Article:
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Spokane, Washington  Est. May 19, 1883
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Lyme disease prevention can save lives

Anthony L. Komaroff M.D.

DEAR DOCTOR K: A young pop singer who battled Lyme disease was recently on the cover of People magazine. I know it’s silly, but if a celebrity can get a disease, I feel I’m more vulnerable. What should I do to protect myself and my family?

DEAR READER: Lyme disease is a serious illness that can have lasting effects.

Lyme disease is an infection caused by bacteria that live inside insects (primarily deer ticks). When the ticks bite us, the bacteria enter our bodies. Deer ticks are small, about the size of a poppy seed.

The first symptom of Lyme disease is a rash that spreads from the site of the tick bite. The rash looks like a bull’s-eye. Early symptoms can include fever, aches, fatigue, headache and a stiff neck.

In days to weeks after the tick bite, Lyme disease can cause more problems. These include infection of the lining of the brain and spine, irregular heart rhythms, arthritis, and memory problems.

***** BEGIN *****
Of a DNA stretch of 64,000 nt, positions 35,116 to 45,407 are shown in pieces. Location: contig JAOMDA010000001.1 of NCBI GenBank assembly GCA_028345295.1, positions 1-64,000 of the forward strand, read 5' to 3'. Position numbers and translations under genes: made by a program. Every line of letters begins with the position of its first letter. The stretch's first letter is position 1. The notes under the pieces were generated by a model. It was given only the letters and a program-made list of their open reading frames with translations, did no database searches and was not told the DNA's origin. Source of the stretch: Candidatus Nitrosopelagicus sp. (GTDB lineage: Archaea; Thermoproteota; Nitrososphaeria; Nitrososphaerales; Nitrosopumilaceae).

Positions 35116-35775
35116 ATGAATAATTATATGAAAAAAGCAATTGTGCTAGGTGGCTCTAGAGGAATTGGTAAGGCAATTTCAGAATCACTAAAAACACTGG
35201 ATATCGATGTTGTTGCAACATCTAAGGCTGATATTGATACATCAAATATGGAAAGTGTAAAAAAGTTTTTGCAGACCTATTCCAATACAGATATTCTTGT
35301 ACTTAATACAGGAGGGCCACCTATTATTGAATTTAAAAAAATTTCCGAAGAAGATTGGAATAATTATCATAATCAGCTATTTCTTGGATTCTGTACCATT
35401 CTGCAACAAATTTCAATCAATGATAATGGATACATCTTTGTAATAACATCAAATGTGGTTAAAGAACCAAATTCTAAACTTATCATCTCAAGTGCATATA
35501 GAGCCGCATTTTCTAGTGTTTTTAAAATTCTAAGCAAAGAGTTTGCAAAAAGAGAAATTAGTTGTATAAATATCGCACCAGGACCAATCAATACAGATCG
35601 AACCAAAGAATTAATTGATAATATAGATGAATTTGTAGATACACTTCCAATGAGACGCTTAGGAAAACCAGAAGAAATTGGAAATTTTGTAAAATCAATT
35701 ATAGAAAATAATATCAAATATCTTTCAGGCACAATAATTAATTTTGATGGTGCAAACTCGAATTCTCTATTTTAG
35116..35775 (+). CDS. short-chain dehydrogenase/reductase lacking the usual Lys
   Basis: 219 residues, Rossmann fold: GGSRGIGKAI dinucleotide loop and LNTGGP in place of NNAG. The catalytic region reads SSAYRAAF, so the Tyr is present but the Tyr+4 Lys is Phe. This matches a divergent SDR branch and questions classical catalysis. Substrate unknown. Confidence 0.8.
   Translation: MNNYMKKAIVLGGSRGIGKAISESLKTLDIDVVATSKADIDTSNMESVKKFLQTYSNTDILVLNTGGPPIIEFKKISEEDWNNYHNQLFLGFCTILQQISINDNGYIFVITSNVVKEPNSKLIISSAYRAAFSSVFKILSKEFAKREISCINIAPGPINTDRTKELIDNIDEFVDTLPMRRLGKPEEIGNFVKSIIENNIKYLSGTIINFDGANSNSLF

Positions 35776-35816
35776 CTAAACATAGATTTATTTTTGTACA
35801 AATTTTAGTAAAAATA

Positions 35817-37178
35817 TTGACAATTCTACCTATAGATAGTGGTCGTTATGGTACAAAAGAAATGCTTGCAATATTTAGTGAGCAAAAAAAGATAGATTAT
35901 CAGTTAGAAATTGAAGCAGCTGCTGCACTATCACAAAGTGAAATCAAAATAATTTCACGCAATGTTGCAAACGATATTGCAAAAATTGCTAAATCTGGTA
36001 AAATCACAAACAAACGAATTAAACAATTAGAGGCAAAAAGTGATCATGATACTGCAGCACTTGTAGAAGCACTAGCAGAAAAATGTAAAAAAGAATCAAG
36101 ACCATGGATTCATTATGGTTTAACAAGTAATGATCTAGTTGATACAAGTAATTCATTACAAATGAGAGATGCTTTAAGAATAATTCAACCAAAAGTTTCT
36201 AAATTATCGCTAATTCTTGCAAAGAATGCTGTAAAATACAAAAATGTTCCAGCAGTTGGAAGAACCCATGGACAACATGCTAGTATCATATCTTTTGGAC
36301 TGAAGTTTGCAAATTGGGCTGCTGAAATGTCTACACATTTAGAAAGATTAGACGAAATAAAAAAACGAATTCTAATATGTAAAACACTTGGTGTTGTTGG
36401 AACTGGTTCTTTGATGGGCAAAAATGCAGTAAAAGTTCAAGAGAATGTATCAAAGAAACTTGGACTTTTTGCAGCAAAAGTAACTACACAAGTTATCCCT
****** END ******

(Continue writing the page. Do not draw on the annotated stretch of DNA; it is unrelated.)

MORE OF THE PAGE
Lyme disease is treated with antibiotics.

In the U.S., Lyme disease is most common in the Northeast and Midwest. If you are in one of these regions:

• Avoid moist, often shady, wooded areas with leaves, low-lying plants and shrubs.

• Stay in the sun.

• Wear light-colored clothing, which makes ticks easier to spot.

• Wear long pants and long sleeves. Tuck your pants inside your socks.

• Apply insect repellent to your skin.

• Thoroughly inspect yourself, your children and your pets after you’ve been out in the woods.

If you spot a tick, remove it. Use a pair of tweezers to grasp the tick as close to your skin as possible. Dispose of the tick by placing it in alcohol or flushing it down the toilet.

If the tick is swollen, or if you develop a rash, see your doctor for treatment. And if you’ve been in an environment that could have exposed you to ticks, and a rash develops, contact your doctor – even if you never saw a tick. Sometimes the tick is gone before you notice the rash that it caused.

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